How To Develop A Strong Workforce: A Step-By-Step Guide
Part of the strategic planning for a business is creating a strong workforce as it’s key to developing a collaborative, profitable, streamlined business and a positive, productive culture. We know the importance of building up your people and creating strength and resilience in your workforces, to accelerate your teams and organisations towards growth. So, how do you get started?
The steps to an effective workforce are simple to follow once you know them:
- Analyse your workforce
- Start workforce planning
- Develop performance management
- Try out strategic planning
Analyse your workforce
To begin the transformation to a stronger workforce, start with an analysis of its current state. Analysing your workforce enables you to identify areas of weakness and strength in your organisation before applying informed, strategic planning. It’s vital to appreciate that each organisation is different; an area in which your competitor is vulnerable may be one in which you thrive and vice versa, so listen, learn and analyse where your people excel and where they don’t.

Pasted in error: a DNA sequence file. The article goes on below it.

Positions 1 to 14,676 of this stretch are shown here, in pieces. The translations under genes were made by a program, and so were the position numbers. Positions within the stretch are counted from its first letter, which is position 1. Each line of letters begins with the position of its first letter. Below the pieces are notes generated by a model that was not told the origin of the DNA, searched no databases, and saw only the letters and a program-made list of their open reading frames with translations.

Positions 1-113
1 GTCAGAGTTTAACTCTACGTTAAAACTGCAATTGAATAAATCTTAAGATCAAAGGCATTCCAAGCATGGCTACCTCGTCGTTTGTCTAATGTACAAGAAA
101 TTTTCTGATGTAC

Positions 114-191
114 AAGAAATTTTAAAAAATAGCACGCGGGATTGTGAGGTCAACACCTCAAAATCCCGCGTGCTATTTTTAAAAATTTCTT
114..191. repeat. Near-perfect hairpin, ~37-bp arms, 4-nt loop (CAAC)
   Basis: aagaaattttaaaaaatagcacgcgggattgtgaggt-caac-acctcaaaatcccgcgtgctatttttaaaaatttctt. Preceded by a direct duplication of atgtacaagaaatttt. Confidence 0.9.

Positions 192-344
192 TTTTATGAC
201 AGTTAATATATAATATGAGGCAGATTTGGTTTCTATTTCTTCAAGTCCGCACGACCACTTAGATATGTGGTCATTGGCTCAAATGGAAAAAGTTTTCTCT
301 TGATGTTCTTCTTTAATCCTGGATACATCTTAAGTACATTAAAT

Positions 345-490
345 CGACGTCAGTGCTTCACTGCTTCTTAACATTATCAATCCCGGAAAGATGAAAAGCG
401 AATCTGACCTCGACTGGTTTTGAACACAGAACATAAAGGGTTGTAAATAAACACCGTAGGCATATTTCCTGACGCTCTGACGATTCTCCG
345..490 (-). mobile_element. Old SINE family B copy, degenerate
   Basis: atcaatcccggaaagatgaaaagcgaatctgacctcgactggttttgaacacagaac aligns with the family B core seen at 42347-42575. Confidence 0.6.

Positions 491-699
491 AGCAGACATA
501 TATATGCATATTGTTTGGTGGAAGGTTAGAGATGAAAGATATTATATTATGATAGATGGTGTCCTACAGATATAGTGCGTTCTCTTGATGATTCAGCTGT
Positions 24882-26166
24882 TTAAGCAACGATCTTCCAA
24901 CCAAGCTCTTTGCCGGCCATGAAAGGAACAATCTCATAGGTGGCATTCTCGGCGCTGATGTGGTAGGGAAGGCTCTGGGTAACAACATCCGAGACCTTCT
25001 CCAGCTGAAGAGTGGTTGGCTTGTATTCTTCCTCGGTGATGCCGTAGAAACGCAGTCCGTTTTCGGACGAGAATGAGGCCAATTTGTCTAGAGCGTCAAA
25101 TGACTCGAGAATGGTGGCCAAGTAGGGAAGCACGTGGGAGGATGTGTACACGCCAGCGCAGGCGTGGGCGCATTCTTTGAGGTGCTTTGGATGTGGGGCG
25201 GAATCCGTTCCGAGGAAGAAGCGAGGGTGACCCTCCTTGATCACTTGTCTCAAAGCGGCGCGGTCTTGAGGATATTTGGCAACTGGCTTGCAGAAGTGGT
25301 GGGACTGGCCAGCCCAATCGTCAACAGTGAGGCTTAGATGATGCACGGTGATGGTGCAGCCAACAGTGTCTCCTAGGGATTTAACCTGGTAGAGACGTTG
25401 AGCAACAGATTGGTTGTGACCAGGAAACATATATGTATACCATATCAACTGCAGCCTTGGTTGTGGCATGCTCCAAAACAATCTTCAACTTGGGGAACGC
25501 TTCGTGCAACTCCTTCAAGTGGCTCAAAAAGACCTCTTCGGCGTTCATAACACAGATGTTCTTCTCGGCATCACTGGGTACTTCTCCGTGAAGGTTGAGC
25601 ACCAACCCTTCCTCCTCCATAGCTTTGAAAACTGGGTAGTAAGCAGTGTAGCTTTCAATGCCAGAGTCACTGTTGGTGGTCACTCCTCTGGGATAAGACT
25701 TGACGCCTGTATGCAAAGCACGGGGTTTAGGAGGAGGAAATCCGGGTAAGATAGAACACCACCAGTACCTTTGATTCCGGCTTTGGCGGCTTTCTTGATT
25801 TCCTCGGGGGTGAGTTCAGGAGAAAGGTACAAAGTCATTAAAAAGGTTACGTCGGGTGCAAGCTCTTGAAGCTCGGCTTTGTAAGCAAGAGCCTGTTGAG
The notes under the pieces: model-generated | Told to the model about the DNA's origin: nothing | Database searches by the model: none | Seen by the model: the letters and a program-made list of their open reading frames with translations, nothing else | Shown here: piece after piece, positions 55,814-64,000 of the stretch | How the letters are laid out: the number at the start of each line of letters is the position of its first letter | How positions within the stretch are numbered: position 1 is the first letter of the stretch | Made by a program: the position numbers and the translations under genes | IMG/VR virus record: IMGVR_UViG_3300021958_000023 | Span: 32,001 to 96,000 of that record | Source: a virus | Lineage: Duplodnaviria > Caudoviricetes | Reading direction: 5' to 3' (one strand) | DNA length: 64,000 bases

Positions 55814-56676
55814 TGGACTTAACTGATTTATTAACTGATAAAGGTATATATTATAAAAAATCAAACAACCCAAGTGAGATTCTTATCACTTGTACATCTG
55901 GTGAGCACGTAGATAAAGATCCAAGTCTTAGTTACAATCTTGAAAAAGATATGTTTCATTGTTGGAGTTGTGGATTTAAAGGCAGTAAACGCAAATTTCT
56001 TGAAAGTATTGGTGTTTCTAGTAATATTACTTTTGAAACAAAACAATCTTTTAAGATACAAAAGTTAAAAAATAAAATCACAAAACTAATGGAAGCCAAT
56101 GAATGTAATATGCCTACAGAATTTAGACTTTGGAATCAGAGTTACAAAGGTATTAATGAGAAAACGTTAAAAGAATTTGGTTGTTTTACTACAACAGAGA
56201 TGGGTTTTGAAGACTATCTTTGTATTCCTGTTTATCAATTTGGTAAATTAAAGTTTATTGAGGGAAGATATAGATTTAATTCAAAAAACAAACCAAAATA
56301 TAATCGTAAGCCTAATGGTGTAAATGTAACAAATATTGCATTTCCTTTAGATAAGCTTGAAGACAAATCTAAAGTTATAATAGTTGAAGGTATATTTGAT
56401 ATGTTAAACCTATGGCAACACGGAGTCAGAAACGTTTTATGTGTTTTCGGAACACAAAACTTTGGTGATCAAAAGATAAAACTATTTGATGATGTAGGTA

One of the keys to understanding your own workforce and amplifying its strengths is understanding the value that each person and team brings to the company and how their skills move the company toward achieving business goals. Taking the time to observe specific roles will allow you to see where overlapping may occur and therefore identify a surplus or shortage of staff or skills in any one area. If skills are missing, this is a blocker to reaching your goals, but by identifying them, you can move forward. By identifying all of this, you can streamline operations by repurposing skills, restructuring teams or finding the skills you need to fill gaps through training. This analysis of employees and subsequent holistic knowledge of the business allows for clear and strategic decisions going forward, the ability to plan a future workforce with an effective performance management system.